The first county officers elected were the following named individuals: County Commissioner, First District, David Richards; Second District, A. D. Rosencrans; Third District, Reuben Riggs; County Clerk, C. S. Broadbent; County Treasurer, R. Freeman;Probate Judge, G. M. Miller; Register of Deeds, J. Romine; Sheriff, J. J. Ferguson; Coroner, Charles D. Brande; County Attorney, George N. Godfrey; Clerk of the District Court, W. A. Thompson; Superintendent of Public Instruction, A. M. Colson; County Surveyor, W. A. Ramsey.
Officers elected to office in the Fourth Precinct: C. E. Sullivan, Trustee; M. H. Lester and George Mack, Justices of the Peace; Frank Barrington, Clerk; G. W. Peters, Treasurer; C. P. Epps and John J. Youell, Constables; T. S. Anderson and Noble Jewitt, Road Overseers. The total number of votes polled in the county was 805.
During this time a great race was being made to determine where the county seat should be located. The towns contesting for the county seat were, Wellington, Sumner City, Meridian and Belle Plaine. Gov. Harvey issued a proclamation on February 7th, 1871, appointing Meridian as the temporary county seat; in accordance with the prayer of a petition from Meridian, also appointed W. J. Ughler, J. S. McMahon and J. J. Abell, Temporary County Commissioners. As a matter of fact, Meridian was at this time, a purely imaginary town, as its site had not been so much as staked out or stepped off. It was not until July 17, 1871, that the town company was organized. No steps were taken toward providing for the seat of county government at Meridian, and when the commissioners met on June 15, 1871, on the open prairie near the supposed site of the town, they ordered the future business of the county to be transacted at Wellington. After much wrangling between towns, and several elections, Wellington became the permanent county seat.
Early in it's history Sumner county played a huge role in the cattle industry of the day. Early on cattle were driven up from Texas over the Chisholm Trail through, what would become, Sumner county to the rail head at Abilene. Later, rail heads built in Caldwell and South Haven, and finally Hunnewell, were important shipping points for cattle to the east. The Cherokee Strip Live Stock Association, possibly the largest cattlemen’s association, was formed in Caldwell in 1883 after three years of informal meetings. The association leased the entire 6,000,000 acres of the Cherokee Outlet from the Cherokee Nation and sublet portions to individuals and corporations. The ranchers of this association held hundreds of thousands of head of cattle on the Cherokee Outlet in Indian Territory.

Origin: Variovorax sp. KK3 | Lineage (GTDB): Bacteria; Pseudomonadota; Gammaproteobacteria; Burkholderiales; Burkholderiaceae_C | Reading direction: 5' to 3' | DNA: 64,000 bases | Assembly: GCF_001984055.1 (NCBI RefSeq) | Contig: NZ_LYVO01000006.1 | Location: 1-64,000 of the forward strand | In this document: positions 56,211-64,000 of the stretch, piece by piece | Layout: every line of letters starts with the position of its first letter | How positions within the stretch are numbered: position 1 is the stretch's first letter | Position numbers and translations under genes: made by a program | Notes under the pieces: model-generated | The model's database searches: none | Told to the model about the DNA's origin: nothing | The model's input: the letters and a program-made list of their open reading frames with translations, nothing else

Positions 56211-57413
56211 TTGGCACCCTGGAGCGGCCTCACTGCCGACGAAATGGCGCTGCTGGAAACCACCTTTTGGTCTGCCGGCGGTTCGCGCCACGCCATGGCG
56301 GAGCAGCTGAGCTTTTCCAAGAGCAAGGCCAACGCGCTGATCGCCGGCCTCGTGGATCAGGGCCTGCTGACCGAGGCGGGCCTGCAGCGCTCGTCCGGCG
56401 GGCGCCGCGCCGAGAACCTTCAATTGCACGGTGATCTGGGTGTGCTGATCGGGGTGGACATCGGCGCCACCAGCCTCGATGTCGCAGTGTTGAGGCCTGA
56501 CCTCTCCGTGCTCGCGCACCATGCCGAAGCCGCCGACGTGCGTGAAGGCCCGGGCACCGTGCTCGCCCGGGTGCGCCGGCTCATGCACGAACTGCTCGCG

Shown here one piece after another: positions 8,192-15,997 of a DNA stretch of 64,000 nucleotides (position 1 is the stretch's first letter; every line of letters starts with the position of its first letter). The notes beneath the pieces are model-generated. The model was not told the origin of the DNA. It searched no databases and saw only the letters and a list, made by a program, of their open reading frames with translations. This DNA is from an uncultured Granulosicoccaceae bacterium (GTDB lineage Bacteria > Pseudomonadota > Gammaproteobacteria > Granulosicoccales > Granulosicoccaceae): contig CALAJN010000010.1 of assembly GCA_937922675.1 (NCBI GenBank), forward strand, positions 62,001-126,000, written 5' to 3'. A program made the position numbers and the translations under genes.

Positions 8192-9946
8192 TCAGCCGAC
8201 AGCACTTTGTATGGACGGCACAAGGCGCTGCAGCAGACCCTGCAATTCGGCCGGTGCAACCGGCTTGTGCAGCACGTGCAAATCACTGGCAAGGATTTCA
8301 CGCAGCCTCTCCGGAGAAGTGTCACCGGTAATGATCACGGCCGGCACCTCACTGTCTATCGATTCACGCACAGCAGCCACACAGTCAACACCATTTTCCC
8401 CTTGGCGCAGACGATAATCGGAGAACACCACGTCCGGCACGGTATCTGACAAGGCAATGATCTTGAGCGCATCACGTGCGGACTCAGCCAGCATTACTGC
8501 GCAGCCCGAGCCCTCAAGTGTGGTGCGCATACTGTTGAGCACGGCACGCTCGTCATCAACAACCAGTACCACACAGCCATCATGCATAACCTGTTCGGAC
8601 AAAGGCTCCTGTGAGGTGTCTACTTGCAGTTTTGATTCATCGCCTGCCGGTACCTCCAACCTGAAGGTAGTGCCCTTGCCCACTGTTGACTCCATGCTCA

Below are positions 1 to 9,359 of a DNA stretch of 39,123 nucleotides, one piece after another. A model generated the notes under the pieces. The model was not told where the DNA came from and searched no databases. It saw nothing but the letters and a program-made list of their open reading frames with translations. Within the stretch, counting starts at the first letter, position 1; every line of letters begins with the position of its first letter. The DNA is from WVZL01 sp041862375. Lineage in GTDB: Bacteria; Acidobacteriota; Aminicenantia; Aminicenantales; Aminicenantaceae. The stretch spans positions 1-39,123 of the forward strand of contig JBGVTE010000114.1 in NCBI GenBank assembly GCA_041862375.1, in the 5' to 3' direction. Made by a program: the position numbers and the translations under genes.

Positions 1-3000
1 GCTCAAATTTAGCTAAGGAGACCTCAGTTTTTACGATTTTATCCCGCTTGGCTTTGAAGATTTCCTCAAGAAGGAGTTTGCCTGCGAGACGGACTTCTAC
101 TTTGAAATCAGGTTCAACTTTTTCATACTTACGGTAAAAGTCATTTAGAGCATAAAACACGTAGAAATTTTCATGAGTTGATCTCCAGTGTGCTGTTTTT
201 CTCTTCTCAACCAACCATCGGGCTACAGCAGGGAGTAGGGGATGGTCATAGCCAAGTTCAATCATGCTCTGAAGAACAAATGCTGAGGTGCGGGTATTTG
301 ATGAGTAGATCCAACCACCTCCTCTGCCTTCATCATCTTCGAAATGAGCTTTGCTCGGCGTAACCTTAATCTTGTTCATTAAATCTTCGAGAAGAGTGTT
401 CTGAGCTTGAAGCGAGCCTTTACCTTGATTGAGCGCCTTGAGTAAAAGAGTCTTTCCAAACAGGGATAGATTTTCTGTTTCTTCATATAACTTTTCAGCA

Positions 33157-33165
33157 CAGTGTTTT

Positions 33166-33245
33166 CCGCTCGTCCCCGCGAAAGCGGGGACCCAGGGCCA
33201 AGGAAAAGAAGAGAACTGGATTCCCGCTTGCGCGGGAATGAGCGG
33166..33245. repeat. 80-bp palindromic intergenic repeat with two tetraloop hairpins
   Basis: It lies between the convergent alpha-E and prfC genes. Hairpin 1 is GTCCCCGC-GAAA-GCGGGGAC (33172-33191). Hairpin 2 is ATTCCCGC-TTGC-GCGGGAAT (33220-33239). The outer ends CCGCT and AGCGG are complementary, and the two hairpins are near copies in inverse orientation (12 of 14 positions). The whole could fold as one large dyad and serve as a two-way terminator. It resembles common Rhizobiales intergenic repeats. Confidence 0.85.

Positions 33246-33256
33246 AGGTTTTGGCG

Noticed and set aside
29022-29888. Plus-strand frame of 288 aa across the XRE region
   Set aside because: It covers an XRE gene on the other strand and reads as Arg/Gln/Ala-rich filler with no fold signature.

Township Map of Sumner County
Sumner County News
|Click HERE for a very large modern map. Map shows towns, creeks, rivers and cemeteries as well as roads in the county. Map will open in a new tab or window. You will most likely need to right click on the image to show the map full size.|
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|Sumner County Cemetery Listing on Find-A-Grave||Sumner County Cemetery Listings on Interment.net|
|Sumner County Historical and Genealogical Society
Wellington, Kansas 67152
|Sumner County Historical and Genealogical Research Center
208 N. Washington
Tuesday 10am - 4pm.
(May be closed for lunch)
Also Open by appointment.
|Sumner County Mail List on Rootsweb||Sumner County Message Board on Rootsweb|
|General Kansas Mail List on Rootsweb||General Kansas Message Board on Rootsweb|
|Sumner County Message Board on Genforum||General Kansas Message Board on Genforum|
|Surnames on Our Family Tree|
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